I Am the Back Woman
Despite the peculiar packaging (a loose, paint-decorated disc inside a bulk-purchased Mexican greeting card), there's nothing cheap about the sweet-spirited, emotive, and beautifully morose folk-pop and roots-rock on this debut album from The InLaws — a songwriting project conducted by the duo of Joel Hamilton and Owen Beverly.
On the acoustic guitar-based, straight-beat kick-off tune "The Big Mistake" — the first of 11 gems — Beverly mentions a "whole new set of demons" with an unusually quivering vibrato. Hamilton's high-pitched harmonies match the vibe, as does the additional pedal steel hovering in the background. On the slow-rolling "Nobody Wins," a lo-fi anthem led by Hamilton's emotive vocals, things rock a bit more with guitar power chords, a Ringo/Levon drum beat, and a subtle rhythmic turn-around where they essentially drop a beat in the 4/4 pattern to great effect.
"Stonewall" shuffles and rings out with the storytelling style of Johnny Cash and the atmospheric lushness of The Feelies and Wilco. The syncopated piano groove of the eerie and tense "The Ballad of Sam Boone" works well. The waltzy and melancholic "Christian Man" couldn't be more delicate. Josh Kaler handled the mixing and mastering. Local musicians Jack Burg, Benji Lee, John Satterfield, Sadler Vaden, and Timbre added tasteful instrumentation to the sessions, but the lyrical and chordal meandering from Hamilton and Beverly confidently led the way throughout. (myspace.com/yourinlaws) —T. Ballard Lesemann
Falling somewhere between Alice in Chains and Queens of the Stone Age lurks the music of local act The DaliDrama. Formed from the remnants of Wormbelly, raspy lead singer Chris Patterson and his bandmates conjure images of flannel and torn jeans. Bassist Todd Few holds down deep bass lines, while recent addition David Perry provides catchy drum beats.
The album's seven tracks are grunge-heavy, using two guitars as often as possible. Opening track "Seven" begins with a question: "Hey there, Mr. Sunshine, why you burning up the lawn?" The song follows a melody that digresses into warped guitar solos, closing with reckless thrashing. The title track starts out with a simple guitar lead punctuated by beefy drums. Metallic pop ensues with their most polished track on the album, "Sugar on the Aisle" — a ballad-like song with an abbreviated length. "Fish Ed" and "Contra" give the band a chance to crank out pure unadulterated metal. "Thanks for the Cards" has an emo-twinge, closing the album with an unexpected bit of melancholy.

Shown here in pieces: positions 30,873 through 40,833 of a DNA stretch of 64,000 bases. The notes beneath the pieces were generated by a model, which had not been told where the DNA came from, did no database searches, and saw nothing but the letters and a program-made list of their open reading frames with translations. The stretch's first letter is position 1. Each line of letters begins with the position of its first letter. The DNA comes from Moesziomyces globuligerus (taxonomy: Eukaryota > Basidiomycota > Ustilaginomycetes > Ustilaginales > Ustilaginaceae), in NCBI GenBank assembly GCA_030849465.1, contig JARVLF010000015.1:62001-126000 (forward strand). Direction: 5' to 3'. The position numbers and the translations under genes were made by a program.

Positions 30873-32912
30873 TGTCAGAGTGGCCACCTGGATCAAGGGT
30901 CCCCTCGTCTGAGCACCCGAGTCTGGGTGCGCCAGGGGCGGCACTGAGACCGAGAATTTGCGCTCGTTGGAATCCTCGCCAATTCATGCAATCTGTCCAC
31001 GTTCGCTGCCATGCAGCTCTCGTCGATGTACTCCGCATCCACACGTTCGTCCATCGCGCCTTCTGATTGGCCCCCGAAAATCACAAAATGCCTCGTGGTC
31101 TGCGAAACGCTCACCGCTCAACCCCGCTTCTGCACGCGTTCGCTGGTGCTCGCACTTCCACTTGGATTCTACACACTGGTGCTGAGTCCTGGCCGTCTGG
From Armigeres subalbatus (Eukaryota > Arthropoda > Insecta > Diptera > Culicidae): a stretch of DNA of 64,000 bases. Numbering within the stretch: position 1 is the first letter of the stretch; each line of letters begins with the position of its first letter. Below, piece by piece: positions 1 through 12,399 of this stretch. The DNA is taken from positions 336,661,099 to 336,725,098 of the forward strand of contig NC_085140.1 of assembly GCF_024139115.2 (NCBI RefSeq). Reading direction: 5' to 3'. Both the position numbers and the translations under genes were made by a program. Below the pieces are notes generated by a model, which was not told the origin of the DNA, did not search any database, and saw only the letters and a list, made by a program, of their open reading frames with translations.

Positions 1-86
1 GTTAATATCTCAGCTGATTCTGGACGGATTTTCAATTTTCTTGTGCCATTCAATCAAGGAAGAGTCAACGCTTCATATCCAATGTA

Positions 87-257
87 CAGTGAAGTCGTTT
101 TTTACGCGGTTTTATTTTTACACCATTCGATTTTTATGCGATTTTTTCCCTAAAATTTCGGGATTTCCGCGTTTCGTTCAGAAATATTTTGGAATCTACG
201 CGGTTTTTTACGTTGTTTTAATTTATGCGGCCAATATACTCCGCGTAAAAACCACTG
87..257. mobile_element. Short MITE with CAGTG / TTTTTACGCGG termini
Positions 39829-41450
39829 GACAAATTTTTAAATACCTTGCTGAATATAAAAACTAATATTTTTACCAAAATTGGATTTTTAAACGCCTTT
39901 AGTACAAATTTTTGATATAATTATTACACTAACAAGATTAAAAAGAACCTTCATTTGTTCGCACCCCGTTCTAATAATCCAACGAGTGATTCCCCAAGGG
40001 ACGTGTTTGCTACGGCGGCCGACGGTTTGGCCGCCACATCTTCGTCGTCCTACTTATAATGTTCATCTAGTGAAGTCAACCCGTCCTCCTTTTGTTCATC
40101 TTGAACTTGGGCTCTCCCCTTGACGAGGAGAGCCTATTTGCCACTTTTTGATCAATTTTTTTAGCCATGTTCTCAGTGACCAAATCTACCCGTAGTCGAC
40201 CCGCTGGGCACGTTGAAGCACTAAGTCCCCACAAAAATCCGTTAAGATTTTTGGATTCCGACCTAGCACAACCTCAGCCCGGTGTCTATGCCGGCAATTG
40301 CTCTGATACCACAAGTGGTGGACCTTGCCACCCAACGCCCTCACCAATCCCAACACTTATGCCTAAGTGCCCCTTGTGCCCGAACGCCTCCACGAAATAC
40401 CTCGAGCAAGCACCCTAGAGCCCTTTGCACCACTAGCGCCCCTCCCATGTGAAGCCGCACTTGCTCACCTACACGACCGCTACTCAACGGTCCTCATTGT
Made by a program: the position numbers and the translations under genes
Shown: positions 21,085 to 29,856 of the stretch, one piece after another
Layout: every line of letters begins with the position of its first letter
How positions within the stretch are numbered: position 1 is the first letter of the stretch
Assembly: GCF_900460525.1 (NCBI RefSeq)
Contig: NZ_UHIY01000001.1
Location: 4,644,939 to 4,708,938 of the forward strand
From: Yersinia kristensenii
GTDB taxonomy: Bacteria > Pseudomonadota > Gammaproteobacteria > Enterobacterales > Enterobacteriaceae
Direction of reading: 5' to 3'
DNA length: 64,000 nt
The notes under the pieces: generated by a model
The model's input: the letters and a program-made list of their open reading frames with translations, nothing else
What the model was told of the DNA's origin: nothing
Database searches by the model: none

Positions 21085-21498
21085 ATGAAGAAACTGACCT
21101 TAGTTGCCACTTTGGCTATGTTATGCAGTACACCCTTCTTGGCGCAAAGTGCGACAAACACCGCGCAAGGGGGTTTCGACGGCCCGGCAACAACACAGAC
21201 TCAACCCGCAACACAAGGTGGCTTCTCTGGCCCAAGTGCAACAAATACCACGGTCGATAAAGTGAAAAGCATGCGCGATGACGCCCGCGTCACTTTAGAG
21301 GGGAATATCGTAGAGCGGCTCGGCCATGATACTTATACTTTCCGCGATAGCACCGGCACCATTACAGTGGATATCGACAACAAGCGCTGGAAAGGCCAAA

It's not a raw album by any stretch. Some parts are over-engineered, but the band produces an original album with a distinct sound. (myspace.com/thedalidrama) —Patrick McGinn
The John Sullivan Project
John Sullivan Presents: Fat Alice
As longtime Charleston rock musician and veteran bassist John M. Sullivan states in the liner notes, this independently-produced album is a casual compilation of some of his favorite early-era rock standards rendered by him and a gang of friends and colleagues. Respectful covers of familiar oldies comprise two thirds of this 14-song collection. Jay Miley oversaw the rotation of singers, guitarists, drummers, horn players, and keyboardists at his Charleston Recording Studios facility, and he managed to maintain a nice level of audio continuity.
There are moments of fun flashiness and fire — as with singer Chuck Davis' hollerin' on Eddie Cochran's "Summertime Blues," organist Bill Nance's solo on Smokey Robinson's "Get Ready," Dr. Rev. Johnny Mac's beefy guitar solo on ZZ Top's "La Grange." The reworking of Skynyrd's "Sweet Home Alabama" (sung by Randy Olsen) as "Sweet Home Carolina" is cute, but the verse aimed at S.C. Gov. Mark Sanford is a bit too corny.
Cover songs aside, a third of the album highlights some original songwriting and arrangements, including some straight-ahead blues/boogie from guitarist Curt Watts on "My Baby Mine," a power-ballad titled "Soar" by Davis, a jammy Rob Tuttle composition called "Celebrate Your Love" (featuring an all-ages full choir of family and friends), and the brassy, upbeat boogie-woogie booze anthem "Jägerbombs, Boobies, and a Bottle of Beer," the naughtiest of the bunch. As Fat Alice presses ahead with a solidified lineup, they'd be smart to emphasize their own songs on the next studio endeavor. (myspace.com/fatalice2009) —T. Ballard Lesemann